We celebrated the gifts of many through plenaries, workshops, singing and readings by several published authors. During one plenary session, several young adults shared personal experiences of their ministries in relation to the theme of the conference. We were thrilled to hear stories of women being supported and held sacredly in their ministry. However, we were deeply saddened to learn that some are not empowered or recognized in their ministries. We were thus reminded of the reality of sexism in the Society of Friends. Encircling the young adult women, we joined together in heartfelt prayer and were moved by its healing and supportive power. This experience deepened our worship and fellowship together. We challenged ourselves to be aware of internalized sexism, as well as the sexism in our churches and meetings, and to work toward true equality.

During business meeting on Saturday, we reaffirmed the work of this body of women and our leading to continue meeting together as an intra-faith group. We look forward to the next opportunity to join in fellowship.


sta┼Ťa said...

Many thanks to you and the others on our Epistle Committee!

Tmothy Travis said...

Reading this epistle I shared the sadness expressed at the lack of support for women’s ministries in the Society and at the continuing sexism that divides us.

It may well turn out, when we reach a situation in which it is possible to have some hindsight on this struggle, that overcoming the self-comforting illusions to which we cling about ourselves will turn out to have been as important to success as the Other overcoming the illusions they use to limit and control us.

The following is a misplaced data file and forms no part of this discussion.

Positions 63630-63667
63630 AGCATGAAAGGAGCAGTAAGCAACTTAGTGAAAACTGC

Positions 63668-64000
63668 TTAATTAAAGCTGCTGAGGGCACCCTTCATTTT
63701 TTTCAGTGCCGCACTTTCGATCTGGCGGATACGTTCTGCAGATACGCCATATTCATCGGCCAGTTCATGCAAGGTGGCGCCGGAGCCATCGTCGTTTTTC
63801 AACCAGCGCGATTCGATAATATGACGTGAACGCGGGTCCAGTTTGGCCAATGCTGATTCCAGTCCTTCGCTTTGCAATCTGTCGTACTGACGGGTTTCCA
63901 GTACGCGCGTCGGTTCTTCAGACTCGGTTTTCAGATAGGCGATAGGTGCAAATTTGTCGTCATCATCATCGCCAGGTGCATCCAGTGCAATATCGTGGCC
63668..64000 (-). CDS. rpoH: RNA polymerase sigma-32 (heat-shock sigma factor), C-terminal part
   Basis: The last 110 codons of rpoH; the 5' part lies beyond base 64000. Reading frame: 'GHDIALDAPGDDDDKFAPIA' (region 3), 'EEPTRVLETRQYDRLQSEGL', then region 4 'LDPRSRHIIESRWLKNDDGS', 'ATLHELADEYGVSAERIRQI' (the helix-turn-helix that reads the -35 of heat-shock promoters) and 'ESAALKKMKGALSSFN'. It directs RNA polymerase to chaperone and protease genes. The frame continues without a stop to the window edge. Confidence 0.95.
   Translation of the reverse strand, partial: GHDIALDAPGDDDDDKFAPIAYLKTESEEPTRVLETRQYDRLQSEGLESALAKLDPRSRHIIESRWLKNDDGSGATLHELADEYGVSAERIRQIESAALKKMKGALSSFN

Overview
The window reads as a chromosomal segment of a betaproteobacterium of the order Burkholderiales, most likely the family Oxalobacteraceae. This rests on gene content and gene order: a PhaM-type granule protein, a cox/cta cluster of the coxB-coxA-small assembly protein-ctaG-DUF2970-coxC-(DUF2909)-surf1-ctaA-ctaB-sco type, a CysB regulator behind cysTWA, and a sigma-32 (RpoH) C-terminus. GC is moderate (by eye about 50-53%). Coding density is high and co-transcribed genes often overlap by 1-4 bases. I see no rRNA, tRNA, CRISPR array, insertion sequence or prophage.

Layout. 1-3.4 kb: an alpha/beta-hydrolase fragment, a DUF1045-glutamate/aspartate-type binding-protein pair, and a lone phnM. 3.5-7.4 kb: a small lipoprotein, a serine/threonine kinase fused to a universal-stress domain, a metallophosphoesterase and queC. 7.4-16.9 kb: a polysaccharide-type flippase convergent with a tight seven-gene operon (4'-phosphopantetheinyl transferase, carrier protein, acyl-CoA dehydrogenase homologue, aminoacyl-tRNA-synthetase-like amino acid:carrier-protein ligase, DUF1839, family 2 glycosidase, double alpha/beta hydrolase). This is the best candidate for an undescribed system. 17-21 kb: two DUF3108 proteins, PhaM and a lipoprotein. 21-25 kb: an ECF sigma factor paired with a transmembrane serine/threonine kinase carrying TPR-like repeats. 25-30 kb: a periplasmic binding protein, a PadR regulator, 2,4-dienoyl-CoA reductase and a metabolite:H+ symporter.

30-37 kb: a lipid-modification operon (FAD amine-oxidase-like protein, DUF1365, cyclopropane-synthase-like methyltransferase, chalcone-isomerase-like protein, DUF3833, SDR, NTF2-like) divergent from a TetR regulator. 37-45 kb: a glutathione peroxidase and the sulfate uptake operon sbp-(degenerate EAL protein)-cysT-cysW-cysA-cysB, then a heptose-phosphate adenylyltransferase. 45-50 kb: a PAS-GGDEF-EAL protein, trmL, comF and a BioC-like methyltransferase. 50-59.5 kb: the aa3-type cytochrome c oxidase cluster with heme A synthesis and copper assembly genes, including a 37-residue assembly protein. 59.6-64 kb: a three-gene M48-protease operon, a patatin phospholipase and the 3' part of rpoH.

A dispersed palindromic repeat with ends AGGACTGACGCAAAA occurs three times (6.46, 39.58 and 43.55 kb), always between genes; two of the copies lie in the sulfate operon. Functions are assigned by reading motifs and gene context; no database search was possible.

Our Society is in unity that we must work through the issues of sexism and come free of them. It is not, however, the devil that is in the details of getting that difficult work done. It is, rather, walking in God’s ways that will lead us to this as to all other iterations of salvation. This transformation will be a fruit of the Spirit, not a fruit of the flesh.

When that happens we (or perhaps our grandchildren) all will have been transformed into something different than we are now, having laid down, among other things, the stereotypes we held that limited the Other. We will also have laid down those stereotypes with which we limited ourselves.

Joe Snyder said...

Dear Norma,
Like Timothy, I am saddened to hear the plague of sexism still affecting our body. Living out here in splendid isolation with my empowered and empowering wife, I am unaware or have forgotten that this scourge still stains our ministry .... and probably at some level it still stains me, though I can't see it now.
Many of us wish the theology conference included those of the male gender; but your record of having still to deal with sexism gives me some better understanding why we are excluded.
I hope the flourishing of the Spirit at the theology conferences that I have witnessed from afar does not lapse into "reunions", as our all too human selves are wont to have it.
You go girls!

RantWoman said...

As someone who has been on the conference planning committee three times, I would like to speak to the issue of a single-gender conference.